CULTURE

Athens on the Internet

Athens is the kind of city one tends to love and hate at the same time. Sure, it?s beautiful and wild, with wonderful neoclassical buildings and the ancient monuments of the Acropolis, but the absence of planning is apparent everywhere, as is the lack of green spaces, and a large number of the city?s residents clearly despise it.

However, Greece?s capital also has its fans, many of whom wish to share their affection for the city, and the Internet has proved to be a great way for them to share their thoughts.

In the last few years a number of blogs, websites and groups have been created for people to share their ideas about the Greek capital. One of the most prominent is Athensville. The two-and-half-year-old blog records details of daily city life through photos and texts and has turned into a point of reference for city dwellers.

While it isn?t really known for its tall buildings, Athens also crops up regularly on skyscrapercity.com, where the focus is on skyscrapers, architecture and urban developments and whose founders include Grigoris Maloukos, who has been working on the website since 2002.

?My involvement with tall buildings is what sparked my interest in Athens as a city, especially following the 2004 Olympics, a period which we expected to be accompanied by dynamic growth in all sectors, something which never materialized,? Maloukos told Kathimerini.

Facebook provides more fertile ground for people to share their ideas and images of the city. One of the leading groups is ?Old Photos of Athens, Attiki,? whose members upload photographs spanning the period from the 19th century to the present. Most of the images are of an idyllic pre-war Athens, with an abundance of neoclassical mansions.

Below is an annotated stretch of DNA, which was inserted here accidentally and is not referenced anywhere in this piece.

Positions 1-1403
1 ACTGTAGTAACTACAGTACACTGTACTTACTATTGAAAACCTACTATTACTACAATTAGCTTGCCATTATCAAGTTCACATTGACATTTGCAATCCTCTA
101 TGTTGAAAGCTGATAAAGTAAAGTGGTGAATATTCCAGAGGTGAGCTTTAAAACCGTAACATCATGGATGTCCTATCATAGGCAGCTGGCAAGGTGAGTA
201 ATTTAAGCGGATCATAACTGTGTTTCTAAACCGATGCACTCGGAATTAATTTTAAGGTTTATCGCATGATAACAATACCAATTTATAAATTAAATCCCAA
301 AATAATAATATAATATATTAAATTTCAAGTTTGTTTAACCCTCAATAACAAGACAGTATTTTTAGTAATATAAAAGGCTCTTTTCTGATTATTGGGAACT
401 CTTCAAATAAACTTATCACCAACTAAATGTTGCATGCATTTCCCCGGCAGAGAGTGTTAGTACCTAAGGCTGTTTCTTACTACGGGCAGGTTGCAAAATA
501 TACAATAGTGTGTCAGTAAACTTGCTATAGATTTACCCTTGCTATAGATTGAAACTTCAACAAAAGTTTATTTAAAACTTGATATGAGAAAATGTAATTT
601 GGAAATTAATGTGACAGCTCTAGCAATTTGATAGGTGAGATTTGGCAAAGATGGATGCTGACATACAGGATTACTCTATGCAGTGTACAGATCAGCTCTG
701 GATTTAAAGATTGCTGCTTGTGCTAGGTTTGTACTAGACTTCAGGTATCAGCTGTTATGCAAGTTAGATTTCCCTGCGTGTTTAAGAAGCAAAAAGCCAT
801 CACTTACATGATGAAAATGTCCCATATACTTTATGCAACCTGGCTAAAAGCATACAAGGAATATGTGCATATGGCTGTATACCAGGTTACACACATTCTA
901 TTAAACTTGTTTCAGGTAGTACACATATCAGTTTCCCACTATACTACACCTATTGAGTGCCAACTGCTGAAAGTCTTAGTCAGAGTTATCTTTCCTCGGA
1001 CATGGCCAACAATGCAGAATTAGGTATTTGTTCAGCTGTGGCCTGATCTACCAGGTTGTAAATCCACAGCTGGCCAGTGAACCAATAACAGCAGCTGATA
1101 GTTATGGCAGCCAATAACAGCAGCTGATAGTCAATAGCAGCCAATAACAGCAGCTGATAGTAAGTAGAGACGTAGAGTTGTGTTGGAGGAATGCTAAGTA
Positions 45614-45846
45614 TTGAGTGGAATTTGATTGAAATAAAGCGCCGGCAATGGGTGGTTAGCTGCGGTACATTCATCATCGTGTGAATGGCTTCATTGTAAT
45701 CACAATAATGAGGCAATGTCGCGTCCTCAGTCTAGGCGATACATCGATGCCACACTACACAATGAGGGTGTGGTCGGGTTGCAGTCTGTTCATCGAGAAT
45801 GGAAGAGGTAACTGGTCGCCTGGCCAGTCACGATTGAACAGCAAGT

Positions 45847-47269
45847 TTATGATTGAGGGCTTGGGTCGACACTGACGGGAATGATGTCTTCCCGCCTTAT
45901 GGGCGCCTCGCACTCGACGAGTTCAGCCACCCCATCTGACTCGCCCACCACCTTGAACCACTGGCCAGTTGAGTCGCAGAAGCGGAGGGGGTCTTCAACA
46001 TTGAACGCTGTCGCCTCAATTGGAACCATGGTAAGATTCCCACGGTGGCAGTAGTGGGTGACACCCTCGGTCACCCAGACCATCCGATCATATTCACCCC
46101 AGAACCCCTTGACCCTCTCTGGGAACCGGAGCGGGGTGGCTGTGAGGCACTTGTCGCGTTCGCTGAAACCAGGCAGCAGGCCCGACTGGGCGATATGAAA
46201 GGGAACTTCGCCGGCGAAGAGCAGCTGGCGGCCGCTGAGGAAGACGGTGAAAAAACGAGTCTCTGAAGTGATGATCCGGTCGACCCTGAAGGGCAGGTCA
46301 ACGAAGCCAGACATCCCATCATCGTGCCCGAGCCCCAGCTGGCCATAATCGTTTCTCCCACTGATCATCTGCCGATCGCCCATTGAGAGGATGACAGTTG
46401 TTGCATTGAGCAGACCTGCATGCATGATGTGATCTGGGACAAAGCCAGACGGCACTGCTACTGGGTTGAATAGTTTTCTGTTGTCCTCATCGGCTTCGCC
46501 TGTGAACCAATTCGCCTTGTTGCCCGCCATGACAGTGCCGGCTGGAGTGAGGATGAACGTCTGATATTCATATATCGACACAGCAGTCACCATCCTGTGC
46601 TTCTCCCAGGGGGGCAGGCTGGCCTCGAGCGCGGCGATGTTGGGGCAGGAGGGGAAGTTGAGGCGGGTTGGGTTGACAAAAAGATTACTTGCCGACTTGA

According to one of the group?s web managers, the city offers plenty of architectural contrasts.

?You have the Parthenon standing alongside the new Acropolis Museum and the National Library next to modern glass buildings. The old exists alongside the contemporary and this is not solely the case in downtown Athens. At the same time this is one of the aspects of the city which I don?t like; personally, I prefer the old,? he told Kathimerini.

?We knew that the idea of a group collecting images of Athens and Thessaloniki would generate interest,? added another of the site?s managers. ?But we didn?t expect such a positive reaction. This particular group is very much alive and this is due to its members.?

According to Alexandros Lavdas, web manager of Facebook pages ?I Athina mesa ston chrono? (Athens Through Time) and ?Plaka mesa ston chrono? (Plaka Through Time), ?Athens still has plenty of different aspects which are pretty, even though the city center has been downgraded and its suburbs resemble Los Angeles.?

?Those who in the past championed progress and pulled down neoclassical buildings in order to build apartment blocks succeeded in eradicating the city?s European identity. In the end, Athens has residents who don?t love their city, who are unwilling to accept its positive aspects,? Lavdas told the newspaper.

Nevertheless, there are a lot of people who love the city and believe in its future, provided it overcomes the wretchedness and some of the negative aspects of its character.

?As far as I?m concerned, there is hope,? said Maloukos.

?I feel there is life in the aftermath of the memorandum. That we are not alone, that we have to carry on and that, in the end, civilization will overcome barbarity,? he said